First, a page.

PANCE Blueprint Endocrinology (7%)

Pituitary adenoma and neoplasm (Lecture)

Patient will present as → a 31-year-old woman who complains of irregular, infrequent menstrual periods. On further questioning, she complains of headaches, fatigue, and breast discharge. She takes ibuprofen only occasionally. The serum prolactin level is 380 μg per L.

Pituitary adenomas are benign tumors of the anterior pituitary that derive from one of the five types of pituitary hormone-producing cells

  • Common presentations associated with pituitary adenoma (may involve multiple endocrine abnormalities)
  • Pituitary adenomas < 1 centimeter are called microadenomas, whereas those > 1 centimeter are called macroadenomas
Classification of Pituitary Adenomas
Tumor Type Secretory Product(s) Relative Frequency (%)
Prolactinoma (Galactorrhea)

  • Women present with amenorrhea, galactorrhea, infertility, decreased libido
↑ Prolactin 50
Somatotroph adenoma (acromegaly & gigantism) ↑ Growth Hormone (GH) 10
Corticotroph adenoma (Cushing's disease) ↑ ACTH 5
Thyrotroph adenoma (Hyperthyroidism) ↑ TSH 1
Gonadotroph adenoma ↑ LH ↑ FSH 3
Non-Secreting Adenoma α alpha -subunit 34


Diagnosis is made by MRI - look for sellar lesions/tumors

  • Endocrine studies: Prolactin, GH, ACTH, TSH, FSH, LH

Treatment is often surgical

  • Transsphenoidal surgery: management of choice for removal of ACTIVE or compressive tumors
  • Medical management is the first line for prolactinomas - Dopamine inhibits prolactin release - Cabergoline or Bromocrpitine (dopamine acgonists)
  • Acromegaly: TSS + Bromocriptine (dopamine decreases GH production)

osmosis Osmosis


Prolactinoma is a prolactin secreting tumor of the pituitary gland. This tumor is the most common adenoma of the pituitary gland. These tumors are benign but can cause symptoms due to elevated prolactin levels in the blood or by compression of nearby structures. Prolactin is the hormone that stimulates the breast to produce breast milk. Therefore, elevated prolactin levels are usually seen during pregnancy and after childbirth. Pathologic secretion of prolactin from prolactinomas can cause galactorrhea in women although rare in men because of insufficient breast tissue. Prolactin also inhibits the release of gonadotropin releasing hormone. Normally, GnRH stimulates the release of FSH and LH from the anterior pituitary, which plays an important role in the synthesis of sex hormones. Increased prolactin can therefore cause decreased levels of sex hormone in men and women, leading to impotence and amenorrhea, respectively. Enlargement of the tumor can lead to compression of the optic chiasm resulting in bitemporal hemianopia. Dopamine physiologically suppresses prolactin secretion and is used in the treatment of prolactinomas.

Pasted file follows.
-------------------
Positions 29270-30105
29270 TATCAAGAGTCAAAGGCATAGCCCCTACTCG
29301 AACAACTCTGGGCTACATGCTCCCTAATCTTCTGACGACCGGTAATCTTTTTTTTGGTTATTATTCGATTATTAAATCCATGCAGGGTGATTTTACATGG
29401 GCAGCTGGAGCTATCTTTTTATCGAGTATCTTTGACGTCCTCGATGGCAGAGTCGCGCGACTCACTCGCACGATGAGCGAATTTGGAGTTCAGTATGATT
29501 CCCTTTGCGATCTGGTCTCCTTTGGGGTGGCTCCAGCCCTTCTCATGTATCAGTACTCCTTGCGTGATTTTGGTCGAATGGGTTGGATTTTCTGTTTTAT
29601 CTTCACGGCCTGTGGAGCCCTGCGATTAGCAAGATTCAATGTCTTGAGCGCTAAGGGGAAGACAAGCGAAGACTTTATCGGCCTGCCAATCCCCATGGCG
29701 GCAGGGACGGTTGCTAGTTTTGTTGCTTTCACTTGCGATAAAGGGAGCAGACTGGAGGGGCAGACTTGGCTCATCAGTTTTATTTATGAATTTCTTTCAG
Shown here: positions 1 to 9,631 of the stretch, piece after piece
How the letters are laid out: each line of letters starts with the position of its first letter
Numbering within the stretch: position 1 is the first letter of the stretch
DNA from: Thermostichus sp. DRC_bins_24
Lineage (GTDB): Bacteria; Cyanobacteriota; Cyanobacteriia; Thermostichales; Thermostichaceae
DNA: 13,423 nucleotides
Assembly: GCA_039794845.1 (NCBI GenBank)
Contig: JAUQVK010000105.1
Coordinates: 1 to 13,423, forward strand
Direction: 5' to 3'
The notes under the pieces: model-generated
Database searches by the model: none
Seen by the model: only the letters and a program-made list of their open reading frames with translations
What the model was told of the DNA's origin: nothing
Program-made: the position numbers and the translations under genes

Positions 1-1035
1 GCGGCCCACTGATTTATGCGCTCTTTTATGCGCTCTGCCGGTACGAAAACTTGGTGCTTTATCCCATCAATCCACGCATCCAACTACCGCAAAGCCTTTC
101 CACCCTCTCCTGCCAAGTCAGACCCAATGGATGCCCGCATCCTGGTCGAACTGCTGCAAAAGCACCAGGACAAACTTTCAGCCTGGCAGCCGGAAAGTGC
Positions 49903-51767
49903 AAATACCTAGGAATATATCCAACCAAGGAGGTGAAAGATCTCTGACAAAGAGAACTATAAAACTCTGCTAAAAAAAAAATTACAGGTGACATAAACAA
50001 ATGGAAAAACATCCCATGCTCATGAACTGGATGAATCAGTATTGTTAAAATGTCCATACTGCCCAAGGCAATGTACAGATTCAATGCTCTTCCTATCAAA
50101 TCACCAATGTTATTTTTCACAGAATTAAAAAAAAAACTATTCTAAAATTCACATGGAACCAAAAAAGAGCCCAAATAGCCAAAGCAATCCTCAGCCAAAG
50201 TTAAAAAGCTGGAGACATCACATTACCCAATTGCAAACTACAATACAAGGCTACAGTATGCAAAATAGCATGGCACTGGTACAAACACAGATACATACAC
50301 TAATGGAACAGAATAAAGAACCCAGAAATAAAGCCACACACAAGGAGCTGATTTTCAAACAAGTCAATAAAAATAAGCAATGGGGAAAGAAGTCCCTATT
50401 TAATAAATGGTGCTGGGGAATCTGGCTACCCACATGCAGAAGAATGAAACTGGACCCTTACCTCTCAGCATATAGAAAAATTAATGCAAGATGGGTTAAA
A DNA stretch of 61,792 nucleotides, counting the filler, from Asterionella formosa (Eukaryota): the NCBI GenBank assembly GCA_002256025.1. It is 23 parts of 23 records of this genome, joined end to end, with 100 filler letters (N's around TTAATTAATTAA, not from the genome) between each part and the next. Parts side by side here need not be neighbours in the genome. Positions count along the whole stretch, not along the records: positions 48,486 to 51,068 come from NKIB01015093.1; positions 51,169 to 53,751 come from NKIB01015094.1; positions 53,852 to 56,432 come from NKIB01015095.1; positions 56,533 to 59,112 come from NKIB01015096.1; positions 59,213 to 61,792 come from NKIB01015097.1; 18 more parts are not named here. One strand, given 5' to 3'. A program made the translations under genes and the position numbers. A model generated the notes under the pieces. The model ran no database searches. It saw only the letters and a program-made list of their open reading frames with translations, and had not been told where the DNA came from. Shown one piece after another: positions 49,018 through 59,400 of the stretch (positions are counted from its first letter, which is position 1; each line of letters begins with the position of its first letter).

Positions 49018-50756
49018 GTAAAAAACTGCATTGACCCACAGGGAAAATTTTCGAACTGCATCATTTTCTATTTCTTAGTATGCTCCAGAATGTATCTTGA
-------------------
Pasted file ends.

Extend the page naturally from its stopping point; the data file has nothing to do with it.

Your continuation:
Play Video + Quiz

Question 1
A 22-year old female comes to your clinic complaining of breast secretions. Her periods have been absent and she complains of decreased sex drive. On examination there is definite galactorrhea. her blood pressure is 138/78 and there are no abnormalities on PE. What is the most likely diagnosis?
anorexia nervosa
Question 1 Explanation: 
This patient has hyperprolactinemia, most likely from a pituitary microadenoma or macroadenoma. The combination of galactorrhea, amenorrhea, infertility, and decreased libido is almost certainly the result of a prolactinoma.
Question 2
Of the following, what would be the best serum test to order?
Question 2 Explanation: 
A prolactinoma can be confirmed by a serum prolactin level test. A level of serum prolactin of 300 ng/ mL or more is almost always the result of a pituitary adenoma (in the absence of pregnancy).
Question 3
What is the best treatment for this patient?
transsphenoidal resection
Question 3 Explanation: 
Treatment is controversial, but because of a high rate of recurrence with surgery, initial therapy with cabergoline or bromocriptine is the best choice. Treatment with dopamine agonists is not curative; it does, however, reduce the prolactin level, reduce the tumor mass, and increase fertility. Side effects include nausea and vomiting, an increase in liver enzymes, and an increase in serum uric acid.
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References: Merck Manual · UpToDate

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